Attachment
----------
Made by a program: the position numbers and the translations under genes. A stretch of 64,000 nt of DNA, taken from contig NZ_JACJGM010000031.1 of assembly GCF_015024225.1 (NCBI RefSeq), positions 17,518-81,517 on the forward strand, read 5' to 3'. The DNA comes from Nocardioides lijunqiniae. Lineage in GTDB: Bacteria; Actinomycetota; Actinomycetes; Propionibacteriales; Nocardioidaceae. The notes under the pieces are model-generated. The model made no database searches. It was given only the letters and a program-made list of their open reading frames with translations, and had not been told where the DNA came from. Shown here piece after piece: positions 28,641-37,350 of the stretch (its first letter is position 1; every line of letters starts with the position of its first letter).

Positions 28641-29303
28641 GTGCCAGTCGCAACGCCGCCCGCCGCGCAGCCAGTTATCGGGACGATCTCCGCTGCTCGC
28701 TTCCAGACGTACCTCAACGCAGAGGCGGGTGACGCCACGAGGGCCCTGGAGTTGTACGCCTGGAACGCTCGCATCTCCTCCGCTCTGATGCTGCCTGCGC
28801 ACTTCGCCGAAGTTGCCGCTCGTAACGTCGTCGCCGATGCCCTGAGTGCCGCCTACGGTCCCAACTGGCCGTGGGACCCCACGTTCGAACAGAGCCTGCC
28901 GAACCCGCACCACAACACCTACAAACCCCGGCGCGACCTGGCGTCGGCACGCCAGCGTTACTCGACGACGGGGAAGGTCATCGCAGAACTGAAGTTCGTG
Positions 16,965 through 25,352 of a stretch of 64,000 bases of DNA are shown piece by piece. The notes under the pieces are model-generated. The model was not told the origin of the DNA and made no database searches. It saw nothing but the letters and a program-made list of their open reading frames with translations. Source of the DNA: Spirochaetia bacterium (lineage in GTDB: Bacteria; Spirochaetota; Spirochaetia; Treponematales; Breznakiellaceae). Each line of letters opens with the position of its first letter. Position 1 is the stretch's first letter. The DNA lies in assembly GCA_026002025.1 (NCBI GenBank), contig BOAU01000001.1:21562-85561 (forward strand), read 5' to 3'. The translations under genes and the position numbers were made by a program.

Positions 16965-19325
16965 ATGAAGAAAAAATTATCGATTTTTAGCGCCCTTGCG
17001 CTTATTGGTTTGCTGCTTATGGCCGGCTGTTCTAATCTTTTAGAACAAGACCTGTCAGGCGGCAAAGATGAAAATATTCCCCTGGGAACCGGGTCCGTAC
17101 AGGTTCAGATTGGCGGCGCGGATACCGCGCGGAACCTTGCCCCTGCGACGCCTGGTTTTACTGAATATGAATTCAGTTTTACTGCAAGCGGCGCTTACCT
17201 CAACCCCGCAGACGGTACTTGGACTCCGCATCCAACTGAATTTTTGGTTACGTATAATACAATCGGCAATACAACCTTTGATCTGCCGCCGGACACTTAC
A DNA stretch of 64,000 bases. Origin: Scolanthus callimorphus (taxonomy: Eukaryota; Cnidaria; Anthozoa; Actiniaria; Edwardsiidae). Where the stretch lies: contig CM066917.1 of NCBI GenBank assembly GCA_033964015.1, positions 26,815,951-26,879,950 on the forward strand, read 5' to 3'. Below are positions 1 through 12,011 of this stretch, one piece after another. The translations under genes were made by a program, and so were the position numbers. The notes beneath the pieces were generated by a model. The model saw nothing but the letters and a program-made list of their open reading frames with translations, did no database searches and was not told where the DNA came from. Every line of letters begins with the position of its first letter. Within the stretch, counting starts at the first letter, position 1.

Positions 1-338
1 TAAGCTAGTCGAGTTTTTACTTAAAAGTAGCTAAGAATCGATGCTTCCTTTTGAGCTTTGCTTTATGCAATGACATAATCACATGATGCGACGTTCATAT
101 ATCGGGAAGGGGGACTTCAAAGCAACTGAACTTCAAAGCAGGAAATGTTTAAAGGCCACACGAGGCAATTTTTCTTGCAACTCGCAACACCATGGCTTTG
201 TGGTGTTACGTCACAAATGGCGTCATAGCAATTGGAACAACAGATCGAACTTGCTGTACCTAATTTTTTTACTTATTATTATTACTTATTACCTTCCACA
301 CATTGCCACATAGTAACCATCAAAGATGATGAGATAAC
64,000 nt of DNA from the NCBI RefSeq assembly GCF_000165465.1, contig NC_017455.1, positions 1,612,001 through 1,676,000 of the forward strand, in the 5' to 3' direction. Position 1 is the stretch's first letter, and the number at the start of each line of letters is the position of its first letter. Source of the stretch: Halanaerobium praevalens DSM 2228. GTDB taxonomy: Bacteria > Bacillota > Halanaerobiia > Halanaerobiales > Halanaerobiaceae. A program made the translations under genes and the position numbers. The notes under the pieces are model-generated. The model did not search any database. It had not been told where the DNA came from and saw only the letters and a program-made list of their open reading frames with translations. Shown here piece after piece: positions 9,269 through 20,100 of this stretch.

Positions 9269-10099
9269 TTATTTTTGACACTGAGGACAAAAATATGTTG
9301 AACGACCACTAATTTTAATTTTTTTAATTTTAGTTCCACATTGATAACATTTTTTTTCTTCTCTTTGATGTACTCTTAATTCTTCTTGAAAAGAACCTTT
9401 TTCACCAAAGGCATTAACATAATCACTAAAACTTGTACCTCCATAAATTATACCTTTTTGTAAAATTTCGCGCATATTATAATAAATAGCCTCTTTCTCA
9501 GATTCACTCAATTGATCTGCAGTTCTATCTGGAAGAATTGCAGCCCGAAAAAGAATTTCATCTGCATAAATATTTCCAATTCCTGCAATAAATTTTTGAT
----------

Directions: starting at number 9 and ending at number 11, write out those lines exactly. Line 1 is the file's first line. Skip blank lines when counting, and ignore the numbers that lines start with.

16965 ATGAAGAAAAAATTATCGATTTTTAGCGCCCTTGCG
17001 CTTATTGGTTTGCTGCTTATGGCCGGCTGTTCTAATCTTTTAGAACAAGACCTGTCAGGCGGCAAAGATGAAAATATTCCCCTGGGAACCGGGTCCGTAC
17101 AGGTTCAGATTGGCGGCGCGGATACCGCGCGGAACCTTGCCCCTGCGACGCCTGGTTTTACTGAATATGAATTCAGTTTTACTGCAAGCGGCGCTTACCT